News: EITI Secretariat: Statement in response to civil society’s grievance against ExxonMobil and Chevron
May 30, 2018. Source: Extractive Industries Transparency Initiative
The statement was published on the Extractive Industries Transparency Initiative website on May 30, 2018.
See here for a timeline of the grievance process.
The statement below is also available in pdf.
1. The EITI Chair Fredrik Reinfeldt received a letter on 7 February ( attached) .
2. The EITI Chair Fredrik Reinfeldt makes the following statement:
“Companies supporting the EITI commit to the EITI Principles and to support EITI implementation. Reporting taxes is a fundamental requirement of EITI implementation. (See further EITI Standard Requirement 4.1 headed “Comprehensive disclosure of taxes and revenues.”)
From March 2014 – November 2017, the United States implemented the EITI. A number of US companies refused to report in accordance with the procedures developed by the US EITI, including several EITI supporting companies ( Chevron, ConocoPhillips, ExxonMobil, Hess and Noble Energy ).
While it is not uncommon for companies to occasionally miss reporting deadlines, it is unprecedented that EITI supporting companies made a conscious decision not to report. It is serious when supporters of the EITI as a group undermine EITI implementation.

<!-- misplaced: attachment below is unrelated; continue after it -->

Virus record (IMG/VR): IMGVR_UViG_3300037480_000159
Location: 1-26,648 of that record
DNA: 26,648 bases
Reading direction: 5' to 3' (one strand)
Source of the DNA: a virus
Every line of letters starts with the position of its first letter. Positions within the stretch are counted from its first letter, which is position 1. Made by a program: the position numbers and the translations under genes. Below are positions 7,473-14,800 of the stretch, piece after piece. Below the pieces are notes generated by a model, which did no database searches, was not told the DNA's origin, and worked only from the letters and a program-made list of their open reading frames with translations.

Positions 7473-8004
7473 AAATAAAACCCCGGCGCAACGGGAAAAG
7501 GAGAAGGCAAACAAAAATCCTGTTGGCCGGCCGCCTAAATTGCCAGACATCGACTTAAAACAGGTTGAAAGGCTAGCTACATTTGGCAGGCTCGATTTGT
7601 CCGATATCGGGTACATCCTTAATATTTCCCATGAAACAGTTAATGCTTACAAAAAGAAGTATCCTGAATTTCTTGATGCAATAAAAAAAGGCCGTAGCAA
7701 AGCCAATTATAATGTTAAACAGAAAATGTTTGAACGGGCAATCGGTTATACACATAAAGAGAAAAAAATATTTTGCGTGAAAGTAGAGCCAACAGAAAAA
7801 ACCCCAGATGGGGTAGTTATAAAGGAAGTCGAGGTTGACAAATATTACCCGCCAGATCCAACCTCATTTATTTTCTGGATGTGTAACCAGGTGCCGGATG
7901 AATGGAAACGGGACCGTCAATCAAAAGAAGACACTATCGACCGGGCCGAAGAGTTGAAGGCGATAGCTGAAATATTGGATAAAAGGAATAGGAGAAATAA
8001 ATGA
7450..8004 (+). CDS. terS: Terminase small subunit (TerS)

The EITI does not have separate rules for countries, companies and civil society organisations represented on the EITI Board. The Articles of Association states that “The Board shall act in the best interest of the EITI Association at all times” (Article 12). It is disappointing
that Chevron and ExxonMobil, represented on the Board, did not provide the leadership expected from them by EITI stakeholders.
I intend to report to the Board and discuss this matter at the upcoming meeting on 28 June. I will not be recommending further action in addition to this statement. It has been suggested that the EITI Board should consider terminating these companies’ membership of the EITI Association.
I consider it to be better for the realisation of the EITI Principles that they remain supporters and members of the EITI Association. Jonas Moberg, EITI Executive Director, and I have been in contact with representatives for Chevron and ExxonMobil, the other companies that did not report and a number of those that signed the letter to me of 12 February. In those discussions, the commitment to support the EITI was reaffirmed. These companies have reported and participated actively and strongly in support of the EITI implementation in other countries. I note that events in the United States have not been repeated elsewhere.